What good stuff? I want to hear more about your playing before we get into the other aspects of your adventures in music. Crash, for example.

Well when I came home form UNT I was convinced that the way to go was to get my teaching degree and be a school teacher. It was tough however to go from the heated environment of UNT to Cap College and UBC. I say that with all due respect of course to my contemporaries at Cap, there were some burning players up there but the atmosphere just wasn't the same.  I also realized that I really had no interest in the academic side of my degree and wasn't going to be a good teacher even if I did get my degree. In mid October I walked away from Cap and went on the road with a band called People Playing Music.  This band was soooo good for me. In addition to getting to play music every night in front of a lot of people I got to travel. We toured across Canada twice and I got to really spend some time in Toronto which I have come to love very much. I got a chance to see all of Canada which I never would've gotten to see otherwise. We toured in Italy for two months which started a love affair with that country that has seen me return four times since that first tour.  We shot a video that played on Much Music, I recorded my first CD with them. Perhaps the thing that I enjoyed the most was learning about music other than jazz . . . James Brown, Maceo Parker, Spearhead, Paul Simon, Stevie Wonder. The list goes on and on in terms of who I was turned on to. It was really a wonderful experience and in many ways I miss it.   Due to these new musical discoveries I formed the instrumental sextet Crash that recently, after eight years, played its last gig.  Crash did three records, toured the country playing some of the most prestigious festivals.  It was my first crack at leading a band and learning about that responsibility.  It was a lot of fun but time for me to move on musically as it wasn't really doing much for me anymore.

Aside from Crash's many appearances at the Cellar, were there other gigs in town? It was a pretty funky band. I'm wondering if it made any kind of dent in the local scene.

I don't know if it made a dent per se but we used to sell out The Chameleon and Cafe Deux Soleil all the time and I think if you asked musicians about Crash they would all know exactly who you were talking about.  The band was around a long time and over the years it involved a lot of local musicians: Brad Turner, Ross Taggart, Darren Radkte, Jerry Cook, Raphael Geronimo, Randall Stoll, Johannes Grames, Rob Hamilton, Tim Proznick, Kerry Galloway, Bernie Arai, Nino Dipasquale, Dave Robbins, André Lachance, Brad Ferguson, Kelly Becker, Mike Kenney, Ian Cox, Bruno Hubert, Dave Sikula, Chad Makela.  A lot of folks gigged in the band at one time or another.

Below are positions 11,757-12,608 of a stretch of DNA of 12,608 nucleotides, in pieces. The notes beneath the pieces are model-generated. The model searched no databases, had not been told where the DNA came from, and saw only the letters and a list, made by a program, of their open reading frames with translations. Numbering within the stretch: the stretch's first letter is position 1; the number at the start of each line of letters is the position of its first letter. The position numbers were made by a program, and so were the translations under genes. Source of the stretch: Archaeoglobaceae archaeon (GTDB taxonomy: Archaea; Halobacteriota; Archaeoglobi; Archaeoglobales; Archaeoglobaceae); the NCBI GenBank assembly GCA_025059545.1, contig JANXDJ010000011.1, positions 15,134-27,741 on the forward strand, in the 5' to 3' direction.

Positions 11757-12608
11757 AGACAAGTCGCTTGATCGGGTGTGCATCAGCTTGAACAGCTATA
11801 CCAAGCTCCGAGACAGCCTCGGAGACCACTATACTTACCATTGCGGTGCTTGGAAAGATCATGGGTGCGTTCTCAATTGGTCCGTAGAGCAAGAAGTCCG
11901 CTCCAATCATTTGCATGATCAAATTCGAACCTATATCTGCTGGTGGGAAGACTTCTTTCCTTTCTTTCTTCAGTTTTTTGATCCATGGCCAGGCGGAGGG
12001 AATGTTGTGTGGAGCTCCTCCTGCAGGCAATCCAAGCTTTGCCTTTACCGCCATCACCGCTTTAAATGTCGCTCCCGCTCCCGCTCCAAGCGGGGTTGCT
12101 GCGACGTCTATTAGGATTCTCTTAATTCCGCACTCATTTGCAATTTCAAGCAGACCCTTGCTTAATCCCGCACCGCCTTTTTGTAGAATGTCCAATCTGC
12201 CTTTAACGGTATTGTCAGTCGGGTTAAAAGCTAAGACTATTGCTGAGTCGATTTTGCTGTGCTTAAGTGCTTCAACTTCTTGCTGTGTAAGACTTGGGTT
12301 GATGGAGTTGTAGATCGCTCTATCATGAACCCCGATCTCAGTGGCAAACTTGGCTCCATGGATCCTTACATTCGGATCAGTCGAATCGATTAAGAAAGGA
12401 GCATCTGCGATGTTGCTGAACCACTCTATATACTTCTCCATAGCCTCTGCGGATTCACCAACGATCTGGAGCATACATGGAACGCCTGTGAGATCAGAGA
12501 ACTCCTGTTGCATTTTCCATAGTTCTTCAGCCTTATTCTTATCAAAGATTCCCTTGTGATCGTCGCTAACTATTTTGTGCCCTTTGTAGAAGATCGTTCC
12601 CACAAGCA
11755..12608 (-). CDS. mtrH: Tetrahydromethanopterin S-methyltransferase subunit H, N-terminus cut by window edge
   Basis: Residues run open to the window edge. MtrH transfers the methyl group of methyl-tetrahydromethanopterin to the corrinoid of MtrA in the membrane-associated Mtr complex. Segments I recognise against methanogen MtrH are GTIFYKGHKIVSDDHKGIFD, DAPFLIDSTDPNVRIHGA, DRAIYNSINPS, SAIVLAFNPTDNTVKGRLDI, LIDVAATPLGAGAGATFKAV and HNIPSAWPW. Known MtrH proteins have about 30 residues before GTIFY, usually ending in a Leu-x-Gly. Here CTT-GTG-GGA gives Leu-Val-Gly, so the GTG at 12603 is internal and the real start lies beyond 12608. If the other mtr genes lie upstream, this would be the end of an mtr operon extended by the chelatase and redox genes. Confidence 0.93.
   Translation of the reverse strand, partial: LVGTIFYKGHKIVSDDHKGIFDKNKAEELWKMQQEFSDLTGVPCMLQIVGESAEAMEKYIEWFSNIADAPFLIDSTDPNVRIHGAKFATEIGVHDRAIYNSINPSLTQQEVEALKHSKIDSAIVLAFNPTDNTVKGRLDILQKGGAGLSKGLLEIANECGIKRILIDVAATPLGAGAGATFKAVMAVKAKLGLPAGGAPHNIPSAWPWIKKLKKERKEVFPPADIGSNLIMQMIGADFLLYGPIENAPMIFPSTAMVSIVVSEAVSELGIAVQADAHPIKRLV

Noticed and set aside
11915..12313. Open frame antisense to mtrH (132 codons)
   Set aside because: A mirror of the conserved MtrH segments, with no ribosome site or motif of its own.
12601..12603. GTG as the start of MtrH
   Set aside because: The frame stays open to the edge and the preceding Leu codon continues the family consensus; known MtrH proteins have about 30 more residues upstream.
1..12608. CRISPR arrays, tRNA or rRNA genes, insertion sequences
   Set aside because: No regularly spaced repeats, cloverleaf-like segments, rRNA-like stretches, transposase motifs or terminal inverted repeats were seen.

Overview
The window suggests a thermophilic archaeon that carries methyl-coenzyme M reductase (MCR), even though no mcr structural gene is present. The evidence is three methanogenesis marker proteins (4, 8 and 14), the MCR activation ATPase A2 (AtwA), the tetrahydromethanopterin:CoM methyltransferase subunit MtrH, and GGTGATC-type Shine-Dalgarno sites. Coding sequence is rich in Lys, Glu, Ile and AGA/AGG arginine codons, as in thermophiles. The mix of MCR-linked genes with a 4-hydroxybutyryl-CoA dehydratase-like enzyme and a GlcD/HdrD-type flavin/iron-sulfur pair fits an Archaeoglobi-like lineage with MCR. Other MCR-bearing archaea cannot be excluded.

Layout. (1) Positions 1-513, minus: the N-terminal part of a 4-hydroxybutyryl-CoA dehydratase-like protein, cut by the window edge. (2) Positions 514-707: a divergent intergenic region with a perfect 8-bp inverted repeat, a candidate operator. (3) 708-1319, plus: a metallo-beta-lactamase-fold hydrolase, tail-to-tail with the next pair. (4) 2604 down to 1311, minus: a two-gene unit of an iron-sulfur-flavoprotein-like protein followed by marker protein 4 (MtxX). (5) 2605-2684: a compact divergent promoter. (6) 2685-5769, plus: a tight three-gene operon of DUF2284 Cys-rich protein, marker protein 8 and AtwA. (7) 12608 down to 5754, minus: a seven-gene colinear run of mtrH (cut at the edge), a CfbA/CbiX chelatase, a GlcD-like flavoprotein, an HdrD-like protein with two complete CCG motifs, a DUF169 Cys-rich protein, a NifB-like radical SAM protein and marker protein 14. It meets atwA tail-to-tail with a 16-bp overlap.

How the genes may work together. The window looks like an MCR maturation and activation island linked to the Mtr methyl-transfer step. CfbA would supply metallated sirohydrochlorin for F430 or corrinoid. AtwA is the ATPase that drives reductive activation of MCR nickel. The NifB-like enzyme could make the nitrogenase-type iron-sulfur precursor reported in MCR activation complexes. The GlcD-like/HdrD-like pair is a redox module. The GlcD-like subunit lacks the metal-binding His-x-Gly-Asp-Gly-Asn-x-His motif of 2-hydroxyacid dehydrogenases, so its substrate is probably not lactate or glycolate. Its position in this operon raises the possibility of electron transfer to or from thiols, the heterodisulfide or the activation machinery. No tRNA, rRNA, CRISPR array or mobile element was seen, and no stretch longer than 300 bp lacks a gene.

When and how did you first get involved with promoting music other than your own? And why?

Good question.  I had aspirations of owning a jazz club for many years before it actually happened.  Things in Vancouver were really rough in terms of jazz in the mid 90's. There wasn't much happening at all and after spending the better part of three years on the road, I would get home and want to check out some great music.  It was hard to find in Vancouver, really hard and it frustrated me.  Towards the end of my tenure with People Playing Music I was thinking that I better start realizing I needed a Plan B and so with my jazz club idea in mind I went to the Venture Program at BCIT. A wonderful program that taught me a hell of a lot.  The biggest thing I learned while I was there was that I wasn't even close to being ready to open a jazz club because a) I wasn't ready to really give up playing and b) hadn't promoted even one night of music let alone 5 nights a week.  So in the middle of the Venture Program I switched from club ownership to independent promoter and that's when I started bringing in guys like Brian Lynch, Eric Alexander, and kept on promoting Crash and doing concerts like that.  I learned a helluva a lot doing that and it made me way more ready for The Cellar when it came time.

How did you make out with those shows? I know how tough it can be to present the kind of music you were doing. You must of done alright to get inspired to open a club.

Yeah, you know what, we did quite well.  The Eric Alexander was a huge success. I think I made about $300 which I gave to my friend Kory Burk to record the night. I will never forget it, he had an old McGavins Bread truck that he made into a mobile studio. It was killing.  That show was actually at The Cellar about 6 months before I bought it. In fact it was that night that I gave the owner my card and said "if you ever want to sell this place, I'm in", his response "not in a million years!"  Six months later I owned it!  The Brian Lynch show at The Cat's Meow was a success but I lost money only because I had to pay for a piano rental but other than that it was a success.  It was those two shows that made me want to keep doing more. I was also drawing a lot people to my shows (Crash). Still to this day I can't believe how many people come to my shows but it's cool that they do and I just try to keep building on it.  Promoting a show every night is a lot tougher than promoting a show once a month or once every two months.  I love it, though. I have the "presenting" bug in me!